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on 1 November 2012
This album is garnering loads of rave reviews , apparently appealing to both younger fans, and more seasoned music lovers like myself, so he must be doing something special to appeal to such a wide audience . He is definitely a raw young talent, hailing from a deprived estate on the outskirts of Nottingham. Some of his songs are in the vein of angry young man, with a wry social commentary on the background that he comes from, such as his Singles, Two Fingers,and Lightning Bolt, where the recording is crude and the feel live, and it reminds me of early Billy Bragg. Trouble Town references being stuck in "speed bump city, when the only thing that's pretty is the thought of gettin' out".
There are 14 tracks, most around the 3 minute mark, a couple significantly shorter. His voice at times has distinct echoes of early Bob Dylan on some tracks with a rather nasal quality. A number of the songs are more abstract, like a classic 60's singer songwriter, some with finger picking guitar, others with more skiffle like strumming, and lyrics that are more general love songs. Seen It All has more than a passing nod to Liam Gallagher's vocal style, being more strident, while for me other songs are reminiscent of early Paul Simon. You can play spot the influence, but the songs are not derivative, he has put his own distinct stamp on the whole proceeding. Note to Self has some tasteful strings, Country Song is short and sweet, while closer Fire could be an acoustic blues song.
What a stunning debut album from an 18 year old, it will be fascinating to see how he develops, he shows so much potential, lets hope he continues to evolve in interesting ways. He has already been touring in support of big names internationally, so his horizons and experience will have been significantly widened from his provincial city deprived estate origins, so plenty of new stimulation for him to reflect on.
Definitely one of the most exciting albums of this year, a real breath of fresh air, a visceral young talent to be watched, I wonder what he will do next.
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on 14 November 2012
Heard "Two fingers" playing every now & again on the radio & liked the catchy tune so checked out the rest of his stuff online & bought the album straight away.

Cannot believe this guy is only 18! Also, very impressed that all the songs on the album are so diverse & he carries them all off brilliantly. Again - I just cannot get over that he is only 18!!! Buy it!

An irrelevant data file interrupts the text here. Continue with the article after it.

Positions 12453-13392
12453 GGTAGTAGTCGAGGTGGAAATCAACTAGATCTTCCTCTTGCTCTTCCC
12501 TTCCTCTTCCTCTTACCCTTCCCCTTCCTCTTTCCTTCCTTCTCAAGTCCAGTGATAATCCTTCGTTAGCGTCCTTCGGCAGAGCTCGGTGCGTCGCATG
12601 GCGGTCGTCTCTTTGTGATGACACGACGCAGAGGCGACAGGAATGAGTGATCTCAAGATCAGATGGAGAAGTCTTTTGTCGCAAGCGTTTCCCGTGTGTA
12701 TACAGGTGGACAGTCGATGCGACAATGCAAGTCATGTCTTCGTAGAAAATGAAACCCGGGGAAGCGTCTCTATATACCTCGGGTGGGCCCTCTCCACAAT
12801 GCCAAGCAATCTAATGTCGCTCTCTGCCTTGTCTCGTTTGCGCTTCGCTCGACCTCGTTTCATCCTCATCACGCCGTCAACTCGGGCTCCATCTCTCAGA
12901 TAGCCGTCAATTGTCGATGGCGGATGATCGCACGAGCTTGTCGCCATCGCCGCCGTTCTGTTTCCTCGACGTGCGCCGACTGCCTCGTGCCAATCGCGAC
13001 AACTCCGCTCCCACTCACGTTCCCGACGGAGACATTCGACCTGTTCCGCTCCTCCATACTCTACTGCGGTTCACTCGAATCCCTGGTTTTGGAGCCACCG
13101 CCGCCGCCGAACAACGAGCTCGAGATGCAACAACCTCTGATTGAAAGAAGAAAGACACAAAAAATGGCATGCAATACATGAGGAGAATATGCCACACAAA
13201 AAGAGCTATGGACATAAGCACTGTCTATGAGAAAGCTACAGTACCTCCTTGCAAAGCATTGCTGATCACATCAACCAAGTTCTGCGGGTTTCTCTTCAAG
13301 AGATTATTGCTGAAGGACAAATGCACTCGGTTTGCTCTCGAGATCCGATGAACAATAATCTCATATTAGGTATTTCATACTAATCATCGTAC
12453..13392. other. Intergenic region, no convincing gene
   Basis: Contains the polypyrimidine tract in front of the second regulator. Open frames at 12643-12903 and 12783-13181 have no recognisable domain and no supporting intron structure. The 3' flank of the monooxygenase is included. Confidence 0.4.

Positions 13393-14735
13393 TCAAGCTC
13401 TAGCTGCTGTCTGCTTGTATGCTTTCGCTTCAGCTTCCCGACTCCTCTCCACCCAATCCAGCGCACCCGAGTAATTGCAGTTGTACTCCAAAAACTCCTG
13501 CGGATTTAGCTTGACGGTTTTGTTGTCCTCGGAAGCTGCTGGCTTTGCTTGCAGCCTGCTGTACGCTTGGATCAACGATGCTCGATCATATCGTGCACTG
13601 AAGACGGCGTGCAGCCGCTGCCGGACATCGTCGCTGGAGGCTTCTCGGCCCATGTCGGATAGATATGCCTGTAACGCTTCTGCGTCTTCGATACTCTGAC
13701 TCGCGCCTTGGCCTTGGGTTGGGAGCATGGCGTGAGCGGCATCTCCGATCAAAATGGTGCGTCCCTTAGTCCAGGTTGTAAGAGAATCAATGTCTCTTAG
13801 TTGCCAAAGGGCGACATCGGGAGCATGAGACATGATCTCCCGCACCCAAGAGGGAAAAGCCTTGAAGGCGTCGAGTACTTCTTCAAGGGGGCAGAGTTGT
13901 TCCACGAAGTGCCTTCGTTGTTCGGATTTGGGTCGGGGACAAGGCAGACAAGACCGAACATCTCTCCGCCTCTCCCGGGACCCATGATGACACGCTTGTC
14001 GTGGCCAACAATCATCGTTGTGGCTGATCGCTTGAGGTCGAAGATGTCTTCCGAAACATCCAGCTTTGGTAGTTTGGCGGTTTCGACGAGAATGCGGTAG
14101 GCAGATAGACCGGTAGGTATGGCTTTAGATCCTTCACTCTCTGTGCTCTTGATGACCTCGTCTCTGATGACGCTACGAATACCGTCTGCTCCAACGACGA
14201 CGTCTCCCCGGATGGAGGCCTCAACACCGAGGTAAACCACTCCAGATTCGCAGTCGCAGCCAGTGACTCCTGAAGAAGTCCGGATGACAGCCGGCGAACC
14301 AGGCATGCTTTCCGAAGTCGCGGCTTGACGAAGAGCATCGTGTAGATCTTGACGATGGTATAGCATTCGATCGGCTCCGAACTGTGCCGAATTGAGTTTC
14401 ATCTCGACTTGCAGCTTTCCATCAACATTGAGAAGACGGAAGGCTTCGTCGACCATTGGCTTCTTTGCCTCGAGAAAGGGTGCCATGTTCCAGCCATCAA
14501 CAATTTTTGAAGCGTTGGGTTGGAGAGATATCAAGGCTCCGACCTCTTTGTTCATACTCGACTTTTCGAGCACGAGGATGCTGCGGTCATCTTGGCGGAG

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I've been hearing a lot of this fellow on 6 Music recently. Tracks from this album have had a lot of air play, and deservedly so. To my ears he is definitely one of the more interesting artists to have emerged in the last year or so. Admittedly, when I heard him being interviewed a little while ago he seemed a bit smug, but he's got a lot to be smug about, so it's forgivable.

This is a cracking first album. The songs are written, played and sung with a degree of maturity and depth that you just don't expect when you see his impossibly young looking face on the cover. Hard to pin down a style, there are hints of Americana, blues, folk, rock and others to be heard here. Like a precocious teenager it has mood swings from the upbeat to melancholy. It's a great album, 5 stars.
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on 17 November 2012
This is a very talented young musician with a fresh approach and a hint of country undertones. A relaxing listen to something unique that is clean and original in the midst of wannabe overkillers. There is no replacement for talent. Highly recommended if you have taste.
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on 7 March 2013
I like the Arctic Monkeys, I like Lead Belly, I like Dean Martin!
Who cares who his influences are - or that he hails from Nottingham - this lad can write songs, play a guitar and sing from the heart.
Good stuff - look forward to his next album...
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on 21 February 2015
I lost count of the number of times when I was younger that I was told to turn my "racket" down with my Dad bemoaning the fact that they don't make music like they used to. Suddenly, however, I find myself tempted to give him a copy of Jake Bugg's debut CD as a present. On the tag, I'll write "See, Dad, they DO make music like they used to!"

This is a very short album at only 39 minutes over 14 tracks, but it still provides decent value for money because there's no way you can listen to it just once. There are some great moments here and whilst there are some tracks where the mood drops and the quality seems to go with it, generally this is an upbeat and enjoyable album. Very few albums are perfect, but this is a superb effort considering it's a debut from a teenager from Nottingham. A little more life experience and a little more practice and Jake Bugg can only improve. My only concern would be that when you've hit the top of the UK album charts with your first release without even trying, where do you go that betters that and will the pressure of trying be too much? I await Jake Bugg's second album with interest, but I'll be playing this first one a lot more between now and then.

This review may also appear, in whole or in part, under my name at any or all of,,, and